However, that Duracell Powerpack has 14Ah of power, which is probably enough for your needs, assuming the losses in the conversion process aren't huge. 14Ah = 14,000mAh, which means your 1100mA speakers could run for 12 hours at full volume if there were no losses in the inverter and transformer. I'm guessing efficiency is probably 85% in the inverter and 75% in the cheap AC-DC adapter for the speakers, meaning overall efficiency of around 63%, leaving about 8 usable amp hours — still plenty for your needs. And it has the benefit of being a generally useful device to keep in your car for future use.
posted by knave at 8:39 PM on August 12, 2008

Best answer: Have you considered looking for a portable stereo that has an input for your iPod? It seems like any power solution would cost ass much as a pretty basic boombox (if they still call them that.)
posted by advicepig at 9:10 PM on August 12, 2008 [1 favorite]

I am a total evangelist for the Sonic Impact T Amp. I got mine for about $40 but I think people have caught on since then and they're selling more expensively - though there's an eBay auction for a second generation T-Amp currently standing at $30.

Why am I recommending this and what relevance does it have to you? It's a tiny battery powered amplifier, maybe about the size of two cigarette packets, that is capable of driving normal stereo speakers. It runs on AA batteries, so you don't need to plug it in anywhere.

All you need to do is bring along the speakers and the iPod/s. It can drive small speakers or big speakers...obviously the sound quality and volume you get is depends on the speakers themselves - the better the speakers (and often the louder the speakers), the more you'll get out of the T-Amp.

But it's significantly better than any of the portable speaker solutions that are sold as iPod accessories, and much better than any boomboxes I've encountered. Basically you get sound as loud as a home stereo but from a tiny little box.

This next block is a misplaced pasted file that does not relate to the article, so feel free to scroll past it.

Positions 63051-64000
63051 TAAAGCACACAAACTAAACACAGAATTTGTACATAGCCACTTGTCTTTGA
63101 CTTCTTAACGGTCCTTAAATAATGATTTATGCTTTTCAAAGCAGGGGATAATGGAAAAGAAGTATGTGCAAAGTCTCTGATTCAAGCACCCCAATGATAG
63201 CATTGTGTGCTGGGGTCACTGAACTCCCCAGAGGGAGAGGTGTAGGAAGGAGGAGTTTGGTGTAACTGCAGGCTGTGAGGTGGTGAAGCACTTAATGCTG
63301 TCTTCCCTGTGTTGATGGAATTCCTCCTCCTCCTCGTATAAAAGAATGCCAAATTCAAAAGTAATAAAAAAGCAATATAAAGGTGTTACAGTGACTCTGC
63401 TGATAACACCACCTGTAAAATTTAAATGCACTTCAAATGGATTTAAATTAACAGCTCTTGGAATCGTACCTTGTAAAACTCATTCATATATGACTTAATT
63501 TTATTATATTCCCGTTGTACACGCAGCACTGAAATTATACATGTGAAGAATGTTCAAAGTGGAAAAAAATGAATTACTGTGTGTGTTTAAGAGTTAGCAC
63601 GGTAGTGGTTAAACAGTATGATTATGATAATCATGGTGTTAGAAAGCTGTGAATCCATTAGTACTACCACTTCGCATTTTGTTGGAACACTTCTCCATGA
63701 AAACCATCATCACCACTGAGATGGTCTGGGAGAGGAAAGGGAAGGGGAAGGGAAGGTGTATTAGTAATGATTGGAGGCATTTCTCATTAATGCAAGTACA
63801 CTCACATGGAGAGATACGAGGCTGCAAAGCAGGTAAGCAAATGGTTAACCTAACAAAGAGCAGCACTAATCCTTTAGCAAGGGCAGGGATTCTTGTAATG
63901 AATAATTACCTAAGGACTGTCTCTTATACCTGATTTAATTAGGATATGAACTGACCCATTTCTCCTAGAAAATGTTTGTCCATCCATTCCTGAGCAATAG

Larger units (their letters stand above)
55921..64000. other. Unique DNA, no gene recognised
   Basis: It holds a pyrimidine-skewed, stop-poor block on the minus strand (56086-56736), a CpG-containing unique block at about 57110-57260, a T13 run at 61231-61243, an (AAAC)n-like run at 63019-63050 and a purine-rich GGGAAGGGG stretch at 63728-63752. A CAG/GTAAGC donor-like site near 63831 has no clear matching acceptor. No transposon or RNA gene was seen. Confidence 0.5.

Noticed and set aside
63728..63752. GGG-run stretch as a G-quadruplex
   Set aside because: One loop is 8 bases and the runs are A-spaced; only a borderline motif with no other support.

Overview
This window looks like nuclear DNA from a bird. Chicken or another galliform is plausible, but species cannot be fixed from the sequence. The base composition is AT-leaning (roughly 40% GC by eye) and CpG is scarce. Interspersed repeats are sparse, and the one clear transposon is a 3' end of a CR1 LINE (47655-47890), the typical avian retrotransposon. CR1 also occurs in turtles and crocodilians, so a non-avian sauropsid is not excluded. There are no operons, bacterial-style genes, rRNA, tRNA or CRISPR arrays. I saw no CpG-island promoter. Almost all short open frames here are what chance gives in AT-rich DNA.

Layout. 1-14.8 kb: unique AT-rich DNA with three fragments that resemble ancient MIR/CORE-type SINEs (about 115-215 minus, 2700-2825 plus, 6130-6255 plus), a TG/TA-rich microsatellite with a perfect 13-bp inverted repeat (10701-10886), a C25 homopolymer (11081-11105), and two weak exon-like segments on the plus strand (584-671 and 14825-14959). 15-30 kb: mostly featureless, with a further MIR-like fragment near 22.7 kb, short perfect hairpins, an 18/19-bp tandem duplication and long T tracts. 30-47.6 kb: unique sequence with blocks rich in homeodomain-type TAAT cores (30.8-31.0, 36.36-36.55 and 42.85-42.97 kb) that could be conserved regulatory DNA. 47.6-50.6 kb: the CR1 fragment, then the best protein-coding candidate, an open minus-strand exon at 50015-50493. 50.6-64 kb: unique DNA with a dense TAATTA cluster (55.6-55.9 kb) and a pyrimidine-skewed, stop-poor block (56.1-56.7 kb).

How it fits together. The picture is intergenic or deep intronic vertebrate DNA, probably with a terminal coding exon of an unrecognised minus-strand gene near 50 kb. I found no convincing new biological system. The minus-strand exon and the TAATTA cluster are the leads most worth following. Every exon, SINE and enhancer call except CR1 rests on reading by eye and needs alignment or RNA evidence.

posted by skylar at 1:11 AM on August 13, 2008 [1 favorite]

it's significantly better than any of the portable speaker solutions that are sold as iPod accessories

With one exception, perhaps? I cannot adequately express my love for my iMainGo which is indescribably better than any other portable iPod speaker. Forty bucks, plus a good supply of AAA batteries, and it sounds as good or better than any active speakers I've ever owned...
posted by game warden to the events rhino at 4:17 AM on August 13, 2008 [1 favorite]

Best answer: Game warden, It is for a party. Personal speakers won't cut it. There are several boom boxes that have AUX in connectors, or iPod docks. A whole bunch of D cells and you're on the road to PARTY!.
posted by Gungho at 4:27 AM on August 13, 2008

Personal speakers won't cut it.

Point taken. But if you ever get a chance to listen to an iMainGo, do so: I've used it at gatherings of 10 - 15 people (admittedly not a huge number of people) and always receive completely blank looks of astonishment when they see where the sound's coming from...
posted by game warden to the events rhino at 4:32 AM on August 13, 2008

Game Warden, the speakers you link to don't have the power that I'm talking about. The solution I suggest above with the T-Amp is like having a very powerful home stereo, with very loud speakers, but in a form factor that will fit into a large pocket or a small bag. The T-Amp is even louder and better quality than most boom boxes or iPod docks, precisely because you can drive big speakers from it if you want.
posted by skylar at 5:25 AM on August 13, 2008

Second the T-Amp. It is a battery-powered amplified that competes favorably with 120 volts high-end amplifiers, both in sound quality and in loudness.

The company that invented the chip seldom licenses its patent, so their Sonic Impact amplifier is the only game in town.
posted by gmarceau at 6:50 AM on August 13, 2008

Best answer: The T-amp, some efficient speakers and a smallish 12v battery would be a good solution, but alotta hassle to carry and set up, compared to just buying/borrowing a middling D-cell-eating "boombox" with an iPod-ish audio input. (It's also fairly easy to hack a temporary iPod input across the volume control of most old portables, if you speak electronic)

It's just a party ;-), not a mix session, so any sound is good sound, IMHO.
posted by Artful Codger at 10:18 AM on August 13, 2008

Response by poster: In the end, the boombox with aux input may be the best (portable, loud enough, runs on batteries, iPod-compatible) solution. Thanks Mefi!
posted by Overzealous at 1:21 PM on August 13, 2008